When Menlo Park resident Adam Stern was in 5th grade, he heard about the inaugural Earth Day being held on April 22, 1970. “I asked my teacher if I could go to the Washington Mall and attend,” he recalls. “I still have the poster from that event. It was in my room when I was a child, and it’s now in my office.”
That was just one seed of Adam’s environmentalism. He also got involved in some projects while at high school, going to West Virginia to stop strip mining. “That helped me to see the potential of organizing and fighting something that was bad for the environment,” he says.
Then while at Yale, Adam’s primary extracurricular activity was working to create the Connecticut Fund for the Environment. He came west to attend Stanford Business School where he received an MBA.
Today Adam (pictured top right) is Executive Director of Acterra, a Bay Area environmental organization based in Palo Alto. “We work with national environment groups to fight the worst threats to our nation’s environment along with supporting relevant state legislation,” he says. “But at the same time Acterra is focused on the local actions that are so vital in protecting our land, air and water. For example, we are urging the release of federal government funds that will electrify Caltrain. That would dramatically reduce air pollution, create jobs and cut down on traffic.”
Earlier this month, Adam hosted former Secretary of State George P. Shultz (pictured with Adam and above) as part of the organization’s spring public lecture series, a gathering that attracted several hundred people. The Secretary, who has more than 70 years of public service, starting as an economic advisor to President Eisenhower and serving in four cabinet positions under Presidents Nixon and Reagan, explained why he thinks a revenue-neutral carbon tax and dividend plan will help curtail climate change.
Writing for Acterra, Debbie Mytels, the non-profit’s Energy and Climate Program Director, explained: “As a founding member of the Climate Leadership Council, in February, Shultz joined other prominent Republicans in issuing The Conservative Case for Carbon Dividends, a proposal similar to a plan promoted by the Citizens Climate Lobby in recent years. The plan would enact an initial tax of $40 per ton of carbon emissions, charged at the extraction site or port of entry for imported fossil fuels. The tax would increase each year, incentivizing energy efficiency and the use of carbon-free energy such as renewable solar and wind power.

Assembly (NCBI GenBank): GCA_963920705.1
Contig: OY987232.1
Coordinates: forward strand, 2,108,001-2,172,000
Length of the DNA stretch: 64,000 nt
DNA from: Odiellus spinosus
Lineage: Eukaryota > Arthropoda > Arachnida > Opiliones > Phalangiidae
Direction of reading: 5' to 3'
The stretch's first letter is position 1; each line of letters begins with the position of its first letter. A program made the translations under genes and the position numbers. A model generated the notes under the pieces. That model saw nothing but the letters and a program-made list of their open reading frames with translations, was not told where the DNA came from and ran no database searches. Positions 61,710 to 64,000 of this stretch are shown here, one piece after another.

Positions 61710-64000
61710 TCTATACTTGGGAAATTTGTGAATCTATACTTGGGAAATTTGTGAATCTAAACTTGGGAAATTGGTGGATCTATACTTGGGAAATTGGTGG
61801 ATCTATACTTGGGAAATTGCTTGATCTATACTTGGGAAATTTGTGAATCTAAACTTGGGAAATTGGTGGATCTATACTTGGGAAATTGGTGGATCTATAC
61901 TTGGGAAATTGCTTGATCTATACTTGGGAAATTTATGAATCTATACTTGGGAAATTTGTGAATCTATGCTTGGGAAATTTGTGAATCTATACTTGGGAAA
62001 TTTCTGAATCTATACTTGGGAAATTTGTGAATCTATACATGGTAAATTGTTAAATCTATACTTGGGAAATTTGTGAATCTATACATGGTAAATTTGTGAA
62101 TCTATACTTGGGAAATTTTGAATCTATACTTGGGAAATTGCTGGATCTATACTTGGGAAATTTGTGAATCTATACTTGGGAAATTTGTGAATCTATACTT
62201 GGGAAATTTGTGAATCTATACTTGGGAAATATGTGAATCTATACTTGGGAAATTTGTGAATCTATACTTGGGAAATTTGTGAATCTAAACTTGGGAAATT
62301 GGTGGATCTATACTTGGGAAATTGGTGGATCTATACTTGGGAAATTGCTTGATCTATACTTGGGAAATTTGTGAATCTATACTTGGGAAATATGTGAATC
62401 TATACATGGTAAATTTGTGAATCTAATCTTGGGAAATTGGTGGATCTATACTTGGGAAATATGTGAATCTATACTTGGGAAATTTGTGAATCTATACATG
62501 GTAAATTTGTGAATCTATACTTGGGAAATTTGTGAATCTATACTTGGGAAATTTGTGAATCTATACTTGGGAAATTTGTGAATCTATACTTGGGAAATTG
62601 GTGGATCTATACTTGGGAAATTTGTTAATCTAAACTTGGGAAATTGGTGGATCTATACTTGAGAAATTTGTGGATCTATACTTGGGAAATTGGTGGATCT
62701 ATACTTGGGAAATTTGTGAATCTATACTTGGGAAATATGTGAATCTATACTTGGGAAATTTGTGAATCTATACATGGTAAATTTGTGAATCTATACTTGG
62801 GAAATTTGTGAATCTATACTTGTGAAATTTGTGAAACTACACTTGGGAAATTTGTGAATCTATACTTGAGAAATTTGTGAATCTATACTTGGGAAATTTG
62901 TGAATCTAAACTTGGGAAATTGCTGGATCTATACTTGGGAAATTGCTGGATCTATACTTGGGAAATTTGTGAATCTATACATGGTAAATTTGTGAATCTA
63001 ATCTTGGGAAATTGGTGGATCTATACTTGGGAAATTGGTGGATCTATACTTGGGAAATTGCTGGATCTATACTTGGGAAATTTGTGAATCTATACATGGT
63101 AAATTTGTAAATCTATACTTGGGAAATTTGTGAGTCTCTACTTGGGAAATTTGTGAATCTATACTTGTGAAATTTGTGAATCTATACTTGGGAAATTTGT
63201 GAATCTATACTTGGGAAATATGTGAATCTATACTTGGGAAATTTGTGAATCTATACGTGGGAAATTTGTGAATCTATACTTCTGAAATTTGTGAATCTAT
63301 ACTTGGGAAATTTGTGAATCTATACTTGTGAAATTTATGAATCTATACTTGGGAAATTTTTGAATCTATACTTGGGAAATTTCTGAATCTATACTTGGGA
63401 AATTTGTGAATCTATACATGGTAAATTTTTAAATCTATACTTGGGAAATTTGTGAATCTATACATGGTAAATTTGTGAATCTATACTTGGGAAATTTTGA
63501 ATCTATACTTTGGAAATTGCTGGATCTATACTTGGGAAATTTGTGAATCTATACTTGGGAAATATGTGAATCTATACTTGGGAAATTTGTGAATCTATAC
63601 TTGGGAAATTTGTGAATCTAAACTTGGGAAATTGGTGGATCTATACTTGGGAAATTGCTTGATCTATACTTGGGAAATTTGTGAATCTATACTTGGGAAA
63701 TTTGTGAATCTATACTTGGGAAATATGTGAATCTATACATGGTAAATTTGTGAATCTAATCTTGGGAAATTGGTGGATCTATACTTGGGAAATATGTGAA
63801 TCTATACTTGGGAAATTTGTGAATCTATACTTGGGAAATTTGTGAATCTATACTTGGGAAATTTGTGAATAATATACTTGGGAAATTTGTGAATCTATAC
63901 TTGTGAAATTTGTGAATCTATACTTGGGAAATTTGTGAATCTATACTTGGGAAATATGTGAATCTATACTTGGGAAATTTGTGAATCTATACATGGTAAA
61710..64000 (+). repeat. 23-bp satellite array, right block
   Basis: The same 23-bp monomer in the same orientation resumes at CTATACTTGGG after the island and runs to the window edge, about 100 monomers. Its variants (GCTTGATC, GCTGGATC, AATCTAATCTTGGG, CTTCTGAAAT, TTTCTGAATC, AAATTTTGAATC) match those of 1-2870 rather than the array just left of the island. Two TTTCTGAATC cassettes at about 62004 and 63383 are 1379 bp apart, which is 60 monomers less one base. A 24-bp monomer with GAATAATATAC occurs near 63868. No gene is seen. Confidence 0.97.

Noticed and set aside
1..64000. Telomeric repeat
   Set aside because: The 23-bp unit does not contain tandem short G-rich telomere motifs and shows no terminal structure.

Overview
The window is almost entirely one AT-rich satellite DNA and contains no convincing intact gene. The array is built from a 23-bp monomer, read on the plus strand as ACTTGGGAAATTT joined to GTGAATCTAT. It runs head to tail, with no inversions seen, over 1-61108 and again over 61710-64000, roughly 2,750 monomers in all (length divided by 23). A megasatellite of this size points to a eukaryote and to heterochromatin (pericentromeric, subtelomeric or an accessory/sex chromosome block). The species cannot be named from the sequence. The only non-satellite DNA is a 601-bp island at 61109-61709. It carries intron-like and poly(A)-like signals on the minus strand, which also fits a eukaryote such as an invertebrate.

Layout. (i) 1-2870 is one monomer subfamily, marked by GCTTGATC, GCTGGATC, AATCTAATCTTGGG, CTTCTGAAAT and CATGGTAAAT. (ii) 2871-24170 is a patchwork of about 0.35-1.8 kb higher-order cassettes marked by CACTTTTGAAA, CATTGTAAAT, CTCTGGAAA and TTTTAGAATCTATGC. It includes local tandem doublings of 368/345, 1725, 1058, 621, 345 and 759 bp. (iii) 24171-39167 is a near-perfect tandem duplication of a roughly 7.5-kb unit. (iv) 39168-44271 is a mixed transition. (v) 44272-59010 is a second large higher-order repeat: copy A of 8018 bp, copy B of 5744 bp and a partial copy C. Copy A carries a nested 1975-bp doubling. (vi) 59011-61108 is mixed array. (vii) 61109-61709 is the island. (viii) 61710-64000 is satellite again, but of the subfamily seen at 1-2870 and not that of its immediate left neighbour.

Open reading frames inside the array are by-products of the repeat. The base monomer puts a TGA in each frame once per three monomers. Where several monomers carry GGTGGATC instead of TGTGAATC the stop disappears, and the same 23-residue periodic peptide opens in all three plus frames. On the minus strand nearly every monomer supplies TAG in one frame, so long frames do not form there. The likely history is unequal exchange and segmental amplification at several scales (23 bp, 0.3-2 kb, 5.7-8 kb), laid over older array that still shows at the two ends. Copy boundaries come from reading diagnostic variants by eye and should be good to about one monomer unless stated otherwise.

“To build a political coalition for a carbon tax, Shultz suggested copying Ronald Reagan’s strategy in winning approval for the 1987 Montreal Protocol to protect the ozone layer. Convinced that scientists were right about the dangers of ozone depletion, Reagan confronted skeptics by reminding them that they all had fire insurance, even if they knew chances of a house fire were slight. Similarly, Shultz said, ‘Let’s take out an insurance policy to protect against the risk of climate change’.”
Adam said he’s gotten to know the Secretary over the past few years, initially in 2010 when Shultz co-chaired the campaign to stop Proposition 23, the ballot measure that would have rolled back the California Global Warming Solutions Act (AB32) . “I’ve stayed in touch with him and invited him to other functions,” he said. “The Secretary is knowledgeable, charming and wise. By cultivating relationships and good connections, he has that rare ability to help people understand complex subjects.”
The next Acterra public lecture, Flying the (Climate) Friendly Skies: Sustainability @ SFO with Erin Cooke, is scheduled for Thursday, May 11, from 7:30 to 8:30 pm at Microsoft’s Mountain View Campus, 1065 La Avenida, Mountain View.
Photos by Irene Searles